- Alfalfa pellets or leaves – Great for adding nitrogen.
- Banana peels – Diced ‘em up for potassium.
- Coffee grounds – Another potassium source.
- Crushed eggshells – Chock full of calcium.
- Epsom salt – A good magnesium source.
- Hair (animal or human) – These add nitrogen and keratin to the mix.
- Kelp meal – Potassium from the sea!
- Tea grounds – More potassium and less waste!
- Wood ashes – Potassium-packed and easy to get.
These are just a few examples, but be sure to do a little Googling on homemade fertilizer options – you’d be surprised just how many waste products you can repurpose to really ramp up growth in your garden!
Consider a grow bag for self-pruning
We won’t go into a lot of detail on this since we are focused on bucket tomatoes, but you might want to consider trying a grow bag if you have any problems with your bucket tomatoes and your roots getting tangled. Grow bags are inexpensive and typically made from a non-woven fabric, and this comes with the perk that roots will self-prune when they touch that fabric. By contrast, in a bucket, the roots tend to circle around and it can be problematic sometimes if you’re unlucky.
They also look a little nicer than buckets and take up the same space. You can see some examples of 5 gallon grow bags here to see what we mean. It’s virtually the same thing, except you’ll get handy side handles, better drainage from the fabric, and a much healthier root system at very little expense.
Just a little food for thought if you fall in love with your new bucket tomatoes and feel like giving them a little upgrade!
We’ve just about used up our space for the day, but before we wrap things up we’ve collected a few frequently asked questions about bucket tomatoes that we think you’ll find useful. Let’s take a look and you can see if you agree!
What are the best sauce tomatoes for buckets?
Probably the best bucket variety of tomatoes for whipping up homemade sauce and salsas would be San Marzanos. These plum tomatoes originate from the Campania region of Italy and they are not only flavorful but juicy without falling into the ‘watery’ category.
Grown in a bucket, they’ll spring up rather similar to the way a bush would, so be sure to use or create a small trellis for them, and when harvest time arrives, prepare to be amazed with your fresh San Marzano sauce tomatoes!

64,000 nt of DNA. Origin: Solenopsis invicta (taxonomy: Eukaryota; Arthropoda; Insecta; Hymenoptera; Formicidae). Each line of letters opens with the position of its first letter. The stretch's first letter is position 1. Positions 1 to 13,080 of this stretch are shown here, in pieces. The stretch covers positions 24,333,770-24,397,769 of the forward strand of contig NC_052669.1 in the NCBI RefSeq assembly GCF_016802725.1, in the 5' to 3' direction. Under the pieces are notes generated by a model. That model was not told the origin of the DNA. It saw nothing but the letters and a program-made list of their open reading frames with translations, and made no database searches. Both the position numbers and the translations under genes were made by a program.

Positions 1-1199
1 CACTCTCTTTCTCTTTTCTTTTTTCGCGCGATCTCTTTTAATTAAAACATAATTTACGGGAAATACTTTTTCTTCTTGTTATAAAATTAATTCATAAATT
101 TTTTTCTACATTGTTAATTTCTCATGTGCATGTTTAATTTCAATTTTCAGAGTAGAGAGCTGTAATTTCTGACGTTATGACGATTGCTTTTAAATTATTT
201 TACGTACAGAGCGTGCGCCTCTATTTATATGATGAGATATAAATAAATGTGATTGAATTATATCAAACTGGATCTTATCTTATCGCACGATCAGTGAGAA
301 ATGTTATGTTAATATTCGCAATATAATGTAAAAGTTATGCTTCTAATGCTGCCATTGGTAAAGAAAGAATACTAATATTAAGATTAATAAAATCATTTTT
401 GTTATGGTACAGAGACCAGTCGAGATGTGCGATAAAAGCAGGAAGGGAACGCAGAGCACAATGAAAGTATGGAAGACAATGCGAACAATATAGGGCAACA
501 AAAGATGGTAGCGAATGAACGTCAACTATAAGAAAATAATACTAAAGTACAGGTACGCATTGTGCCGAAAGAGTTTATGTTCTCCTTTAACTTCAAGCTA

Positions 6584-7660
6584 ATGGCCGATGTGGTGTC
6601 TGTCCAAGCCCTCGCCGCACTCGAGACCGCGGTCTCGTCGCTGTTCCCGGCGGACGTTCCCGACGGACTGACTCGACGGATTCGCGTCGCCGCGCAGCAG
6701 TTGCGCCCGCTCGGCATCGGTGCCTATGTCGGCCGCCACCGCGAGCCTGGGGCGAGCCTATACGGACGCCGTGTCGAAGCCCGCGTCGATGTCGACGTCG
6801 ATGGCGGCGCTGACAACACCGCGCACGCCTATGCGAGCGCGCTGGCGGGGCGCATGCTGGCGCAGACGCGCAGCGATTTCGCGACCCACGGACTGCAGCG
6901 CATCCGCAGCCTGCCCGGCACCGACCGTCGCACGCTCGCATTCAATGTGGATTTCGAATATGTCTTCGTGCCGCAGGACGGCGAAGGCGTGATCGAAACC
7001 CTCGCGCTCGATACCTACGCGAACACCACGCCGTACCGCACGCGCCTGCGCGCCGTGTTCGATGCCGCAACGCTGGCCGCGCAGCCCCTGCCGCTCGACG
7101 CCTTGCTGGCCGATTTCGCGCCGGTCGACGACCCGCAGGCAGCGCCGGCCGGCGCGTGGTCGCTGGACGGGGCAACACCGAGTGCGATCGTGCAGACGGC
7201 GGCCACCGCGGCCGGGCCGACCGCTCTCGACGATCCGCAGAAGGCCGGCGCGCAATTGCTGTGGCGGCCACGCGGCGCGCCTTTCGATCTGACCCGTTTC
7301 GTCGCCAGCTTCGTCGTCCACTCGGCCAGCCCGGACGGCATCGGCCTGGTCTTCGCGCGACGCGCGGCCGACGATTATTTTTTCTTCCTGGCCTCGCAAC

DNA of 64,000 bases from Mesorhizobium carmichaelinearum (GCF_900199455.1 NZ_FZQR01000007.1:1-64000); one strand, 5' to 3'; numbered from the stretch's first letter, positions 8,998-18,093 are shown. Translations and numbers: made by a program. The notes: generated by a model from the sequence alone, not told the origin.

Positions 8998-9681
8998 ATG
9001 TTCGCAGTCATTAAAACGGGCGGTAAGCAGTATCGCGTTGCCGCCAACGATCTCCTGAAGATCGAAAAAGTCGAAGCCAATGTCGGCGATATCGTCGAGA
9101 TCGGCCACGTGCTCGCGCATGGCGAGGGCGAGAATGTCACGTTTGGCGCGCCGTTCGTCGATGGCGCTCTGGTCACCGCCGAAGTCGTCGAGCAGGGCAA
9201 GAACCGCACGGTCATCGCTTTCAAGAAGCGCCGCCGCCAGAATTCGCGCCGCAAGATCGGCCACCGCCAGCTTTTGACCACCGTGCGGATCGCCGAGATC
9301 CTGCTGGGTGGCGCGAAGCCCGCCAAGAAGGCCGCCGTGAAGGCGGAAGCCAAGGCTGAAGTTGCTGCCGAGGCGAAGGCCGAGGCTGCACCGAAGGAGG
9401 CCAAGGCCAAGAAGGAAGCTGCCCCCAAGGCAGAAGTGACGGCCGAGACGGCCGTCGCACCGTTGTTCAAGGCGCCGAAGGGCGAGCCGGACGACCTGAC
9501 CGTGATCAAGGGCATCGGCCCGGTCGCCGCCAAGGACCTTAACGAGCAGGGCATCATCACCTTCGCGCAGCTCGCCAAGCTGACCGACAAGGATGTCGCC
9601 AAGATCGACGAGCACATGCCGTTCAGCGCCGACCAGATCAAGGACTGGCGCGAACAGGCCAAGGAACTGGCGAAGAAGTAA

Can I grow tomatoes in a 1-gallon bucket?
Actually, YES, if you are short on space or simply love tony tomatoes for your salads, then you can certainly grow them. Several microdwarf varieties exist, such as Orange hats, Minibels, and Monetkas that will grow perfectly well in a 1-gallon bucket.
How do you tell if bucket tomatoes are over or under-watered?
Signs of overwatering your bucket tomatoes include yellowing or blistered leaves, and sometimes even the stems will yellow if they’re simply drowning in water. By contrast, under-watered tomato plants tend to wilt, so this is another thing that you can watch for.
Check the top inch of soil and see how it feels. If it’s dry, then your tomatoes need to be watered, but if it’s soggy then you’re watering them too much and you need to leave them alone until that top ich dries out. Don’t worry – you’ll get a feel for it, just get in the habit of checking that top inch of soil with your index finger every day and you’ll learn your plant’s watering schedule intuitively.
Video Using Paint Buckets To Grow Tomatoes
Some final words on how to grow tomatoes in buckets
In today’s article we’ve taken a look at how to grow tomatoes in buckets and it’s actually quite easy to do. Tomato plants do fine in 5 gallon buckets, as they are wide enough and deep enough for them to grow up healthy and strong. Keep in mind that grow bags ARE a little better, as the fabric means that the roots will self-prune, but you can grow your plants in a bucket for now so that you can get a feel for how it’s done.
Don’t forget to fertilize every 2 weeks and when harvest time comes, don’t wait around for TOO long. After all, fresh and homegrown tomatoes are delicious, and if you don’t harvest them in a timely fashion then your local insects and other wildlife will be happy to do it for you!
Thanks so much for visiting us today and we wish you and your bucket tomatoes the very best!
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- Why is my Tomato plant turning yellow?
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- 9 Best Types Of Tomatoes To Grow In A Pot